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Concerning values: what underlies public polarisation about climate change?


Lucas, CH, Concerning values: what underlies public polarisation about climate change?, Geographical Research, 56, (3) pp. 298-310. ISSN 1745-5871 (2018) [Refereed Article]

Copyright Statement

Copyright 2018 Institute of Australian Geographers

DOI: doi:10.1111/1745-5871.12284


Climate change is a partisan issue, with increasingly politically polarised responses, particularly in Anglophone countries. While politics clearly have a role in determining attitudes to climate science and policy, understanding the human values that underlie attitudes offers advantages over a focus on political differences. This study examines public concern about climate change in Hobart, the state capital of Tasmania, Australia. Hobart is a microcosm of polarisation about environmental issues due to its long history of conflict over natural resource use. Using a survey of 522 citizens of Hobart, the research examines the values underlying concern and unconcern about climate change. Applying an innovative analysis of human values to this area of research, I have found that, in the Tasmanian context, the unconcerned may be categorised into two groups with opposing values: people who prioritise national security, social order, and tradition; and people who value freedom of choice and the ability to make their own decisions. High levels of climate change concern are associated strongly with care for nature, suggesting that climate change is seen primarily as a threat to the environment, rather than to humanity. In this article, I argue that understanding the values underlying divergent interpretations of the threat of climate change is essential to resolving deadlock in political discourse. The work draws lessons for re-engaging the unconcerned in inclusive conversations about climate change through narratives addressing a broader range of values.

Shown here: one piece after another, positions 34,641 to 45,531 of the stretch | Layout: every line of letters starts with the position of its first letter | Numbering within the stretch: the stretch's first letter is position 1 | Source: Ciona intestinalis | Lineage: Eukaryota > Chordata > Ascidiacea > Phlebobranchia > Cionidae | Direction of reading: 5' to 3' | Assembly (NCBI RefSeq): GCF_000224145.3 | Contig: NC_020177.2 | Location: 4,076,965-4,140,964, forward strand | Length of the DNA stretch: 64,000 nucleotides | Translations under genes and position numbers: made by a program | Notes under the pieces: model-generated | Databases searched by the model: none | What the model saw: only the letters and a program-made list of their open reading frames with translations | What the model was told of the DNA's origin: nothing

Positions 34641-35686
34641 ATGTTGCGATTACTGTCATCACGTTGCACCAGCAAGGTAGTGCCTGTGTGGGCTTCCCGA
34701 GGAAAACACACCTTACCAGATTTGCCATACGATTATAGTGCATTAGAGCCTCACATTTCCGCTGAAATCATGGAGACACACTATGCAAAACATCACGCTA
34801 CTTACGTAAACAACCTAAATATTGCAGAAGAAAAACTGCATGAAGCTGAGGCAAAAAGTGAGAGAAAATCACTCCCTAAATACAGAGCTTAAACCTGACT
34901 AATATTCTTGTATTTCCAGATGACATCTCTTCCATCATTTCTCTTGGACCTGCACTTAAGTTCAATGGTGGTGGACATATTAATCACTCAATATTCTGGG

Item Details

Item Type:Refereed Article
Keywords:human values, climate change, polarisation, public attitudes, survey, Tasmania
Research Division:Human Society
Research Group:Human geography
Research Field:Social geography
Objective Division:Environmental Policy, Climate Change and Natural Hazards
Objective Group:Adaptation to climate change
Objective Field:Social impacts of climate change and variability
UTAS Author:Lucas, CH (Dr Chloe Lucas)
ID Code:125723
Year Published:2018
Web of Science® Times Cited:23
Deposited By:Office of the School of Humanities
Deposited On:2018-05-02
Last Modified:2022-06-23

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